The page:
Mars Express Frequently Asked Questions (FAQs)
We are getting lots of questions regarding Mars and Mars Express. Before posting your question, please go through the following FAQs to see if your question has already been answered.
About Mars Express
Where does the name ‘Mars Express’ come from?
Mars Express is so called because, at the time, it was built more quickly than any other comparable planetary mission. Mars Express's design and development phase has taken about five years, compared with about ten years for previous similar missions.
Where did the lander name ‘Beagle 2’ come from?
The Mars Express lander – Beagle 2 – was named after the ship on which Charles Darwin sailed around the world when formulating his ideas about evolution.
What are the mission objectives? What scientific return do you expect from the orbiter?
From orbit, Mars Express is scanning the surface and atmosphere of the planet with seven instruments. In particular it is:
- searching for signs of water down to a few kilometres underground;
- mapping the Martian surface more accurately than any other previous mission (in colour and stereo);
- determining the detailed composition of the surface;
- determining the composition and circulation of the atmosphere;
- studying the interaction of the solar wind with the planet.
Click here for more detailed information on Mars Express instruments.
What makes the Mars Express special?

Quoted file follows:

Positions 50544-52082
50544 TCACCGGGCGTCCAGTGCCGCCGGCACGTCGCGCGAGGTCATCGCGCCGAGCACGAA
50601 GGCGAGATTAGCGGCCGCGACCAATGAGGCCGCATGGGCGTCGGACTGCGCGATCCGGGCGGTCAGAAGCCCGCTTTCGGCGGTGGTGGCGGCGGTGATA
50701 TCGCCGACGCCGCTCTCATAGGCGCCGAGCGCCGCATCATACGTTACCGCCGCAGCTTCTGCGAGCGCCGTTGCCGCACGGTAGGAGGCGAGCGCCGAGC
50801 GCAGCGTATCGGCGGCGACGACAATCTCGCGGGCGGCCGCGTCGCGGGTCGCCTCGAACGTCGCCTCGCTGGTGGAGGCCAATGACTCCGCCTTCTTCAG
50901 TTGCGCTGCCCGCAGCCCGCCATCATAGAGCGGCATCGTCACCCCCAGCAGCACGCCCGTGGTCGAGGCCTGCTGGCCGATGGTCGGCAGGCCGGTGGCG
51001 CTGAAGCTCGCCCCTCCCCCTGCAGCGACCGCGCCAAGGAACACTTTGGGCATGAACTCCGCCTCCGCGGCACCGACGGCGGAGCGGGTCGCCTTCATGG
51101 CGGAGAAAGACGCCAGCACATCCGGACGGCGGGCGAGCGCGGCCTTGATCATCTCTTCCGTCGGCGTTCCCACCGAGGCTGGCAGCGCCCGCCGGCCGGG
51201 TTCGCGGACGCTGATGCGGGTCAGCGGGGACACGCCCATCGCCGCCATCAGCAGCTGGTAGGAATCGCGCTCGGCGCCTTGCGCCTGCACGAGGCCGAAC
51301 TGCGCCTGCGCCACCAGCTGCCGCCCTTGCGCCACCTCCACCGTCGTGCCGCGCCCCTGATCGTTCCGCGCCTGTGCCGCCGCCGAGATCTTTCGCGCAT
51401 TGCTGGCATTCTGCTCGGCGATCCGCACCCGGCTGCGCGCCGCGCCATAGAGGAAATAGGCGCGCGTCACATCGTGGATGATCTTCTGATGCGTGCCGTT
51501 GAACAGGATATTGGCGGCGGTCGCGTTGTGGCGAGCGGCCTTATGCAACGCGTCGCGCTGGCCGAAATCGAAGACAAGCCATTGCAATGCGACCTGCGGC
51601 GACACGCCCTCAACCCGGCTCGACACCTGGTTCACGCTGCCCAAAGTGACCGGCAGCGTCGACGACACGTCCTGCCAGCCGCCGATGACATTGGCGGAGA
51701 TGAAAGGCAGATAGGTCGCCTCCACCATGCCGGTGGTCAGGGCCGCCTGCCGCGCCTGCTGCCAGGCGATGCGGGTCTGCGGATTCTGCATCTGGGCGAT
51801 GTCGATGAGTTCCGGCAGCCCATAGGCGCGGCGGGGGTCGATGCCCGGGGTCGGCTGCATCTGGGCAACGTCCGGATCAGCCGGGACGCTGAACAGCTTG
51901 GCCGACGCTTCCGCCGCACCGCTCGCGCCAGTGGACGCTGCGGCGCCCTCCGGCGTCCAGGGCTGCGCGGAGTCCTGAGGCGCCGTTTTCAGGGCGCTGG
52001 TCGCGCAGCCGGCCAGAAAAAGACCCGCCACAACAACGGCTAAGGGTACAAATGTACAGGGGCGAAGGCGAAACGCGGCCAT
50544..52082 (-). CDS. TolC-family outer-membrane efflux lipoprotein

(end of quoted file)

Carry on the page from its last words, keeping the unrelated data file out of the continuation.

Mars Express is special because, by the time of its arrival, it was the mission to perform the most detailed and complete exploration of Mars ever done. For instance, Mars Express is the first mission to conduct the a thorough search for water on the Red Planet: from several kilometres below the ground, and up into the atmosphere. Mars Express is searching for traces of present or past life in Mars. No other mission has attempted to do that since the historic Viking missions, more than 25 years ago.
Mars Express is also special because of the new managerial approach being used. This new approach included the re-use of existing hardware and instruments, and allowed a quicker and more cost-effective development of the mission. At the time of its development, Mars Express was built at a much lower cost than other comparable planetary missions, without compromising reliability and quality. This has been very important for ESA, since the same streamlined development method was also adopted for Venus Express, and will probably be used for other future missions.
Mars Express is European and that makes it special, too. Mars Express is not only the first European mission to Mars, but also the first planetary mission operated entirely by Europe.